Buckley and rhetoric

I was pleased to learn that the recently deceased William Buckley was home-schooled. You can read a few paragraphs about it in this article, which included this paragraph:

As a home-schooled student, Buckley, my guess is, had lots of practice answering and asking questions. That is the hallmark of good tutoring. Most teachers acknowledge that good tutors can take a student farther, faster and provide a greater depth of knowledge than can the traditional classroom.

I may as well admit that I also included this paragraph because it makes a rhetorical mistake that no high school student will be allowed to make after the first lesson on schemes in the Lost Tools of Writing. Can you tell what it is? How would you fix it?

{With apologies to the author, a veteran of many years in education. We all make mistakes like this if they aren’t drilled out of us, so I mean no disrespect to the author.}

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2 Responses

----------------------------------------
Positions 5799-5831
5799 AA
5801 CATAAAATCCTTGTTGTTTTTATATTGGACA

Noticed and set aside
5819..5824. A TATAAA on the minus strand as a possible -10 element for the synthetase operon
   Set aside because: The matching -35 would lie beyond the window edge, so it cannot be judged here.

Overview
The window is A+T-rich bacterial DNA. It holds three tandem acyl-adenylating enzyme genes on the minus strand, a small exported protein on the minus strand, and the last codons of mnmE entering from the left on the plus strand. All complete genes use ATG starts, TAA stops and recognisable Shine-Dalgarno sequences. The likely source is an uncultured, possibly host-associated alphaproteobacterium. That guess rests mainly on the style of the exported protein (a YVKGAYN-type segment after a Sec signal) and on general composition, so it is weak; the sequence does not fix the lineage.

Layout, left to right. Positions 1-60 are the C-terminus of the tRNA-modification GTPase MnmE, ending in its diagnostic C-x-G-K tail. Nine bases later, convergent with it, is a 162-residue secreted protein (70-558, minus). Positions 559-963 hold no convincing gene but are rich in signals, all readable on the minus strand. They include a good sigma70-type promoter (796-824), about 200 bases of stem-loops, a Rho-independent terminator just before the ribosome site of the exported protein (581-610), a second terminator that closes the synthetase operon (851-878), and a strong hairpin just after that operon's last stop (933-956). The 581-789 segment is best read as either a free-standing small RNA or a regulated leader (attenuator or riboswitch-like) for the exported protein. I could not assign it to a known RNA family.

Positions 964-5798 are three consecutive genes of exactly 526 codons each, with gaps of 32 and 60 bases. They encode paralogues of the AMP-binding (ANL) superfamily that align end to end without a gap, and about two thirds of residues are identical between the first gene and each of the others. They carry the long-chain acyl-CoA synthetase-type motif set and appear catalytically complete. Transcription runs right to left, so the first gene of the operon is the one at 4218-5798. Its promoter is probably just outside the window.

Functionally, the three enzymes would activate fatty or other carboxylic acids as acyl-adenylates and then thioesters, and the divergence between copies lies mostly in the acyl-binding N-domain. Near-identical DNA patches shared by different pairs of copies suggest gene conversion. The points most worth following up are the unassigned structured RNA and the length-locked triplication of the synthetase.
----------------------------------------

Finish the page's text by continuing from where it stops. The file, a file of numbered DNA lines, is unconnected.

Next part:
1. The problem is his failure to write in a parallel structure. You read it expecting three adverbs for the verb take, but he only gives two, then, where the grammar indicates a third adverb, he throws a verb at us.

    Since he doesn’t have a third adverb, he should not have used the parallel structure. I’d suggest something like this: “take a student farther faster, while providing greater depth…”

    Of course, he may have meant “farther and faster”, but the structure blocks us from clearly apprehending his meaning. Too bad, because he clearly has something to say.

  2. »that good tutors can take a student farther, faster and provide a greater depth of knowledge«

    Insert “and” between “farther” and “faster”? Or, more heavy-handedly, “take a student farther, take him faster and provide him a greater depth of knowledge.” Are there better alternatives?

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